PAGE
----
It's generally a good idea to book your bus trip in advance to guarantee a spot, especially if you're traveling during the busy winter and summer seasons. If you can, try to board the bus early and grab a seat on the left side (or, if you're coming down from Whistler to Vancouver, on the right side), as this will offer the best views of Howe Sound along the way.
4. From Vancouver to Whistler with a Private Tour
If you prefer to do things at your own speed but still want to sit back and enjoy the ride, a private tour from Vancouver to Whistler might be just what you're after.
A private tour allows you the opportunity to create a trip customized to your interests, with the convenience and benefits of having a local guide to show you the way. No need to worry about traffic, weather, or navigating the route — the driver of your private car will take care of that, while offering you the insider info you can only get on a guided tour.
A private tour is another great way to experience Whistler in a day. It costs more than a small-group day tour, but if you value flexibility and individual attention, this might be your preferred way to get from Vancouver to Whistler and back.
5. From Vancouver to Whistler by Car
There's nothing like a good old-fashioned road trip, and many people opt to rent a car from the city to drive themselves up to Whistler along Highway 99.
The obvious advantage here is that you can do exactly what you want, when you want: you can leave when you want, make stops and detours as you see fit, and hop in your car at any time once you're in Whistler to make side trips.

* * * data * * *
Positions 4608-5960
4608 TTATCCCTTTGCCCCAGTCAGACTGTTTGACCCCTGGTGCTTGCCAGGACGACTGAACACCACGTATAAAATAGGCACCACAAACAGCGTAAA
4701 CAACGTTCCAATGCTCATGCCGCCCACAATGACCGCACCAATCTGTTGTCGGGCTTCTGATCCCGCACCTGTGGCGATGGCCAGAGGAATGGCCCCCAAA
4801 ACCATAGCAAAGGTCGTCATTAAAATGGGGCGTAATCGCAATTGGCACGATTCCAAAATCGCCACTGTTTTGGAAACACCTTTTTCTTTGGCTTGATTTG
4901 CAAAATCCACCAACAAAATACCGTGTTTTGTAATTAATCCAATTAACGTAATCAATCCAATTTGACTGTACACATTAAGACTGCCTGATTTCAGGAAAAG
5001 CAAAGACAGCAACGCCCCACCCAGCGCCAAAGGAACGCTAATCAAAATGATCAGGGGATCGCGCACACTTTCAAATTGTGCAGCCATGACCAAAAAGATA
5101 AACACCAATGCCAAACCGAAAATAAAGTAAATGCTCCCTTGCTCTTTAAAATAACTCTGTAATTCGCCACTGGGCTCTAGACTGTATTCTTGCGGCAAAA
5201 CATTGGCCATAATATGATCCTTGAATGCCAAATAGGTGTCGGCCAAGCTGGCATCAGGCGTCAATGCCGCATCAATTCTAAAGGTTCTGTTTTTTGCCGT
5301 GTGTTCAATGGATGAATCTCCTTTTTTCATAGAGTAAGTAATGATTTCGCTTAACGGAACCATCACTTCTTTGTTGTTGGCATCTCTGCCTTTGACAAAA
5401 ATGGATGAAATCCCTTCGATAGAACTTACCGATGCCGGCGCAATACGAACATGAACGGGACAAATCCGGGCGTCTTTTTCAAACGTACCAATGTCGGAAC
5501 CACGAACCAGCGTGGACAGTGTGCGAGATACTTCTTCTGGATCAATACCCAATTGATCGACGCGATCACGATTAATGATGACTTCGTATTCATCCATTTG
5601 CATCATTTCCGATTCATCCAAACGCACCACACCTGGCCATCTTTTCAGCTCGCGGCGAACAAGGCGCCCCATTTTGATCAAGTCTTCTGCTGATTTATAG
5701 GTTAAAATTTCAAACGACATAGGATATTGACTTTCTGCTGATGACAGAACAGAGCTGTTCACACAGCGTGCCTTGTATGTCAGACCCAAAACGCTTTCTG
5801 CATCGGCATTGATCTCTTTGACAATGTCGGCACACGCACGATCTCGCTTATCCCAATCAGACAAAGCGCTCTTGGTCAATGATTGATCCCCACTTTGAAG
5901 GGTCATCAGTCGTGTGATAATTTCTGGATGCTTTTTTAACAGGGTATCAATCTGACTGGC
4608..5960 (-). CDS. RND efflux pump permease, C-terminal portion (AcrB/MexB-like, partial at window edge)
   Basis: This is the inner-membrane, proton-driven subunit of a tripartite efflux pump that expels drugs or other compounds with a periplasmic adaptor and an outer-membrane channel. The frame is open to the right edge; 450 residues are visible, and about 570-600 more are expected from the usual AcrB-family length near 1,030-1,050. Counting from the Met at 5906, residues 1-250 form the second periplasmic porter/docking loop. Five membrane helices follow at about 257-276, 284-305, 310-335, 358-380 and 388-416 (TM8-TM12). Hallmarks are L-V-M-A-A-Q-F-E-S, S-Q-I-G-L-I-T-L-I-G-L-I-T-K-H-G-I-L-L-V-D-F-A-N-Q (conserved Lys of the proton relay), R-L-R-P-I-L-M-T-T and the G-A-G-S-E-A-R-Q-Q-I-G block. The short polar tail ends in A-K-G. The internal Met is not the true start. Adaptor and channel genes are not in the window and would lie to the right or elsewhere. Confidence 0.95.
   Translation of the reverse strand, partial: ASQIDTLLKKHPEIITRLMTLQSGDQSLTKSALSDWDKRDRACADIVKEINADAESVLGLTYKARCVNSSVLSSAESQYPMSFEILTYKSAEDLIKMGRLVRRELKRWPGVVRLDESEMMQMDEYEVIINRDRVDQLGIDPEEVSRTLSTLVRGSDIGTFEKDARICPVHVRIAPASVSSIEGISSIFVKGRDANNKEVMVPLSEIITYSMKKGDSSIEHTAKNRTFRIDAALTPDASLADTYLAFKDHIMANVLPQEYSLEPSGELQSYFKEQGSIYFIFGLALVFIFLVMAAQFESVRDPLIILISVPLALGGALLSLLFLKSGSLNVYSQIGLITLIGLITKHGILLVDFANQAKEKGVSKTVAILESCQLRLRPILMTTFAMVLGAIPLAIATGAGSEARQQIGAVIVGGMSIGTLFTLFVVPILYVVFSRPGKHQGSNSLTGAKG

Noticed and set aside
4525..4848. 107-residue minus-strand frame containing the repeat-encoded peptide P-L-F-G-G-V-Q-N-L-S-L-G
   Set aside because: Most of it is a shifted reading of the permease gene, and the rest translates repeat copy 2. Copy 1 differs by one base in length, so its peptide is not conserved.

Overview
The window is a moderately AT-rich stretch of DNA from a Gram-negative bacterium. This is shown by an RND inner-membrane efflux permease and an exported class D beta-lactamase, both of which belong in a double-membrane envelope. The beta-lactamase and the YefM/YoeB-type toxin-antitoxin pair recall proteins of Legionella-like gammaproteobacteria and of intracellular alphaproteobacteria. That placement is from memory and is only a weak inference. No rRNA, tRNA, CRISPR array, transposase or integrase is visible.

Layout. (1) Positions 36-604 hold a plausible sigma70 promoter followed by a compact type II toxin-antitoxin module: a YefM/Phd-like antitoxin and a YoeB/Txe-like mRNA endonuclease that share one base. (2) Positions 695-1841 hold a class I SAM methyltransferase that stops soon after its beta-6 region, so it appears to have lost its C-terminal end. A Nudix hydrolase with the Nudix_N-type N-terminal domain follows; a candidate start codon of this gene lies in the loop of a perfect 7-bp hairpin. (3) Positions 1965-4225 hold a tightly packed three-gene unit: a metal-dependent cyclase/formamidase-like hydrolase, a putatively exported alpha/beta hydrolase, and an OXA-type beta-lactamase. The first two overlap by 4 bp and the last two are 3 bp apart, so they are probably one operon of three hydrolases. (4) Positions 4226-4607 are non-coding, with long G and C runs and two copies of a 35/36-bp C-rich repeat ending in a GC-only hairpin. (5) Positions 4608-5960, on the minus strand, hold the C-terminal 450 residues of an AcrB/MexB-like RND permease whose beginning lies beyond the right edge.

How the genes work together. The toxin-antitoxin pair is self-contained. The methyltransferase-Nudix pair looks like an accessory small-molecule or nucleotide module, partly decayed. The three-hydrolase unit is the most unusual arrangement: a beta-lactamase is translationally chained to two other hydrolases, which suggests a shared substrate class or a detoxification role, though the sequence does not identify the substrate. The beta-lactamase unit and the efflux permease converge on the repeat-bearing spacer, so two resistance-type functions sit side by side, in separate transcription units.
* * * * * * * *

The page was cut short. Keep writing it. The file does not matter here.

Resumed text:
However, there are some drawbacks to consider. First, if you're going to be traveling from October to April, make sure your rental car has winter tires — it's the law, and you definitely won't want to be caught without them in winter conditions.
Second, parking in Whistler can get pricey. Free parking in peak season is virtually non-existent, and finding an available spot on the weekends can be a challenge.
Finally, a lot of people find that once they're in Whistler, they don't actually need a car, especially if they are staying in Whistler Village. Everything in and around the Village is very walkable, including access to the gondolas up Whistler and Blackcomb Mountains. Most attractions that take place outside the village offer easy transportation options, so you probably won't need a car for those either.
6. From Vancouver to Whistler by Taxi
Whistler's taxi companies are generally happy to pick you up in Vancouver and take you up to Whistler, as long as you book your trip well in advance. This is a good option if your flight arrives at an unusual time that doesn't fit with the regular bus timetable, or if you're leaving from somewhere in Vancouver that isn't downtown and would prefer not to take multiple modes of transportation. If you're lugging lots of gear, the convenience of getting in a car at Point A and having someone drive you to Point B is unparalleled.
The con? Taxis can get pricey — so be prepared to pay a little extra for the convenience.